Performance enhancing drugs for the brain

Added: Delecia Hosford - Date: 27.02.2022 03:13 - Views: 34037 - Clicks: 4666

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Performance enhancing drugs for the brain

Learn More. New drugs that enhance cognition in cognitively healthy individuals present difficult public policy challenges. While their use is not inherently unethical, steps must be taken to ensure that they are safe, that they are widely available to promote equality of opportunity, and that individuals are free to decide whether or not to use them.

New drugs to treat Alzheimer's disease and other cognitive deficits also may improve cognition in healthy individuals. This hope presents both opportunities and challenges. This article explores the ethical, legal, and public policy implications of these interventions. After reviewing the potential benefits and detriments, it considers and rejects ethical objections to their general use and concludes with policy recommendations to promote safety and efficacy, fairness and equality, and voluntariness.

Performance enhancing drugs for the brain

The war on Alzheimer's disease and other cognitive ravages of aging is stimulating an intensive effort to develop drugs to improve cognitive functioning. The U. Two aspects of these drugs are noteworthy. The first is that they improve cognition in healthy individuals, not merely in people with Alzheimer's and other diseases. Modafinil is being tested for use by the military and has been shown to improve the simulator performance of helicopter pilots Caldwell et al. Preliminary from federally funded and industry-supported randomized trials on the performance of airline pilots in flight simulators suggest that donepezil improves performance even in highly functioning individuals Yesavage et al.

Second, these drugs may not simply maintain wakefulness or improve recall. The use of drugs and other techniques to enhance cognition is not new, of course. Caffeine has been used as a stimulant for at least a thousand years and is often Performance enhancing drugs for the brain in extremely high dosages.

Nicotine promotes cognitive abilities Rezvani and Levin One study at Duke University, for example, found that nicotine patches ificantly improved age-associated memory impairment Romain Indeed, they have been blamed for friendly fire incidents in Afghanistan Shankar and Duenwald The new crop of cognitive enhancement drugs may not raise substantially greater ethical, legal, or social concerns than these more familiar interventions.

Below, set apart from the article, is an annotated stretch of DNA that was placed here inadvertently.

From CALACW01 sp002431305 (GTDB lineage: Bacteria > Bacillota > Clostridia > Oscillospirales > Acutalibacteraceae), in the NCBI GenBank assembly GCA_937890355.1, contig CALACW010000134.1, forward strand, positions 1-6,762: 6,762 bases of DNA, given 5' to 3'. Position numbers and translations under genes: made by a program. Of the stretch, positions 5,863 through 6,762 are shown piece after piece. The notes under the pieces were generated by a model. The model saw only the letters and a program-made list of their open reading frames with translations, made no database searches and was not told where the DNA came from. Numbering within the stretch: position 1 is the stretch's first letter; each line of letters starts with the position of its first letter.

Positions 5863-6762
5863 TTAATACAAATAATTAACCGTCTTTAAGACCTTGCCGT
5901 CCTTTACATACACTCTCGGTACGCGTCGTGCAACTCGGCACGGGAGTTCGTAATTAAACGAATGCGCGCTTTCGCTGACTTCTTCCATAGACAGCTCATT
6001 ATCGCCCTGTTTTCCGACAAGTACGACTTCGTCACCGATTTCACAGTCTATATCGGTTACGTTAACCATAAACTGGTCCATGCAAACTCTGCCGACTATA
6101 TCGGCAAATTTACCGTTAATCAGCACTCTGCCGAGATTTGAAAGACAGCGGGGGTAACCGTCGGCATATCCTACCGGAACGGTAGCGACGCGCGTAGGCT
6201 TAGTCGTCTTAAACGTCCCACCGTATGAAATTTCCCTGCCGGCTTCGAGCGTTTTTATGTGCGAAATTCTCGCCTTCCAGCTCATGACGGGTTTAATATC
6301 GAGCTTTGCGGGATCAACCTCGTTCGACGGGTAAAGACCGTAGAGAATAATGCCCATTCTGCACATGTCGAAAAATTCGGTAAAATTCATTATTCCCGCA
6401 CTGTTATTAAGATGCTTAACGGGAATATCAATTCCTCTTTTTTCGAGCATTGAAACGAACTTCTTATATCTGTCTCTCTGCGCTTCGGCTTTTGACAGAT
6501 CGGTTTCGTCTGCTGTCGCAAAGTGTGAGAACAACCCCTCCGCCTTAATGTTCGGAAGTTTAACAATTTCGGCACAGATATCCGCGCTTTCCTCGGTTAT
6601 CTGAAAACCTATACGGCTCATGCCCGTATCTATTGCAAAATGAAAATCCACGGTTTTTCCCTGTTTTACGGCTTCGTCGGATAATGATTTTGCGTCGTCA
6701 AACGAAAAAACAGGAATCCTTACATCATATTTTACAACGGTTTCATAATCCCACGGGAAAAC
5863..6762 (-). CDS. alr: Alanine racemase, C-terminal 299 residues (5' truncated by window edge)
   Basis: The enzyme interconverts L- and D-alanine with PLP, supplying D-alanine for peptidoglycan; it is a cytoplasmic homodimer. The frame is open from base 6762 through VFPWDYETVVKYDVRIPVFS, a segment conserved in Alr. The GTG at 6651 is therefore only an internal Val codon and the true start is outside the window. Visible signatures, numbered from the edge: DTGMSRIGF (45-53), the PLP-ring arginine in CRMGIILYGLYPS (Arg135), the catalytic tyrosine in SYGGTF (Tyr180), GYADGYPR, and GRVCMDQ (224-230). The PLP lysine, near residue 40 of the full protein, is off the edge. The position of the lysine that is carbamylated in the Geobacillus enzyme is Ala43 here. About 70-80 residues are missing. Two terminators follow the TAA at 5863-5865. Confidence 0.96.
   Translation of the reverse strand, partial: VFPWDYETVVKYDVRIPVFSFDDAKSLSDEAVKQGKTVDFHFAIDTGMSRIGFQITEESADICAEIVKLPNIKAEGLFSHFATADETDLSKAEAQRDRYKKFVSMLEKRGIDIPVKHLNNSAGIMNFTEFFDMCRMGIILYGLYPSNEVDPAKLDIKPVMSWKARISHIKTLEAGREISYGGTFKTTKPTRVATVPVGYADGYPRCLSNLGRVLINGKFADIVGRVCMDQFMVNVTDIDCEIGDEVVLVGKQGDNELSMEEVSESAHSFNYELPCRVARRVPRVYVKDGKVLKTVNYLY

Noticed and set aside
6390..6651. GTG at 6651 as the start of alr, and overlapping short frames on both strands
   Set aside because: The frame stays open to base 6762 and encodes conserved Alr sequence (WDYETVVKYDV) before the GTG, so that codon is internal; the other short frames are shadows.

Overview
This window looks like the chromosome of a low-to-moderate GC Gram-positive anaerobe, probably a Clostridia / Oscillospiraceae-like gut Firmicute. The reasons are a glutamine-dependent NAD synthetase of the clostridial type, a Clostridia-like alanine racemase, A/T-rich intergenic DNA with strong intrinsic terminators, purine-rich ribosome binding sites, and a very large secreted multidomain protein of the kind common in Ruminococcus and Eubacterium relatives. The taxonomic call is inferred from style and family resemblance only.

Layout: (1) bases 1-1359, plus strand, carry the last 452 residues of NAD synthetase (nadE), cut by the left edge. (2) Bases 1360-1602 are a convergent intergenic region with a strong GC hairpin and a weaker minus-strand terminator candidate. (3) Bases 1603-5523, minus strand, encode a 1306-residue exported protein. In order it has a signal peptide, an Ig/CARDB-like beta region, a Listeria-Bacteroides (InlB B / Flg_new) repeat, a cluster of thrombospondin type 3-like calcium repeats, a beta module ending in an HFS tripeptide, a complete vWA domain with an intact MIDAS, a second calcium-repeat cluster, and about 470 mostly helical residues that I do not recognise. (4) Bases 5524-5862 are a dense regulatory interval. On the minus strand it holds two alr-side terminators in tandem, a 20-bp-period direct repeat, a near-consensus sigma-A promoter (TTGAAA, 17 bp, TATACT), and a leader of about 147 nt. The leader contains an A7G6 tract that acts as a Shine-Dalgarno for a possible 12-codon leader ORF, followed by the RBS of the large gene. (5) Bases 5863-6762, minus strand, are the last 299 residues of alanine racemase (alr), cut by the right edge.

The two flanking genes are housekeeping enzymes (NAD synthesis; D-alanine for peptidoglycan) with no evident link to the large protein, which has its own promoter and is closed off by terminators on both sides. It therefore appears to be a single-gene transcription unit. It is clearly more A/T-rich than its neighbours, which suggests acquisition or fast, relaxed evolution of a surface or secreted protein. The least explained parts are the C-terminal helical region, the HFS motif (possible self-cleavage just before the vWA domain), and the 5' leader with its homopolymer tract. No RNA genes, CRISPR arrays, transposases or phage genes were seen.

Performance enhancing drugs for the brain

Modafinil does not appear to be ificantly more effective at promoting wakefulness than large doses of caffeine Wesensten et al. In addition, the currently available Alzheimer's drugs have side effects that may discourage their use for enhancement purposes. The Olympics and other sports organizations already have testing regimes deed to prevent the use of stimulants World Anti-Doping Agency But the new enhancement drugs are only a first step.

Scientists have only just begun to understand and manipulate the genetics of cognitive performance. Researchers at the University of Pennsylvania, for example, announced in that they had genetically engineered mice to improve memory and learning Tang et al.

Accordingly, it is entirely possible that far more powerful and highly selective cognitive enhancement interventions will become available in the near future. These discoveries could yield enormous social benefits in addition to their impact on disease and aging. Students could become better learners. Improved memory and problem-solving skills could make workers safer and more productive. Scientific researchers could achieve breakthroughs more quickly. Policymakers could respond more effectively to crises.

Yet the development of Performance enhancing drugs for the brain powerful cognitive enhancements poses serious public policy challenges as well. Future enhancement drugs, like some of their current counterparts, may be accompanied by deleterious side effects, including toxicity and physical or psychological dependence.

These risks may be exacerbated by long-term use, which may be necessary to achieve or maintain the desired enhancement effect. Exotic interventions like genetic engineering could produce especially unusual types of damage. Concerns about the safety of cognitive enhancements will be exacerbated by the lack of safety data. The Federal Food, Drug, and Cosmetic Act requires manufacturers to show that drugs are safe for their intended purposes 21 U. Manufacturers may decide to obtain approval from the U. Food and Drug Administration FDA for enhancement claims for drugs initially developed to treat cognitive disorders, and if they do so, they will Performance enhancing drugs for the brain to submit data showing that the drugs are safe and effective for enhancement use.

The law permits physicians to prescribe drugs approved for one purpose for any other purpose, even though the manufacturer has submitted no safety or efficacy data to the FDA substantiating the so-called off-label use. Organized medicine has staunchly defended this prerogative as an exercise of professional autonomy within the practice of medicine, a realm that the FDA has long acknowledged lies outside the scope of its authority Kessler Many drugs are widely used for off-label, nontherapeutic purposes, including drugs that improve cognition.

Performance enhancing drugs for the brain

According to the manufacturer's own data, for example, almostprescriptions for the alertness drug modafinil are being written in the United States every year, even though the only condition for which it was approved until recently was narcolepsy, which affects only aboutpeople Cephalon Department of Justice demonstrates that the practice nevertheless takes place. Some general safety information about the drugs will be available from studies to support approved uses, but special risks could arise if they were used for enhancement purposes.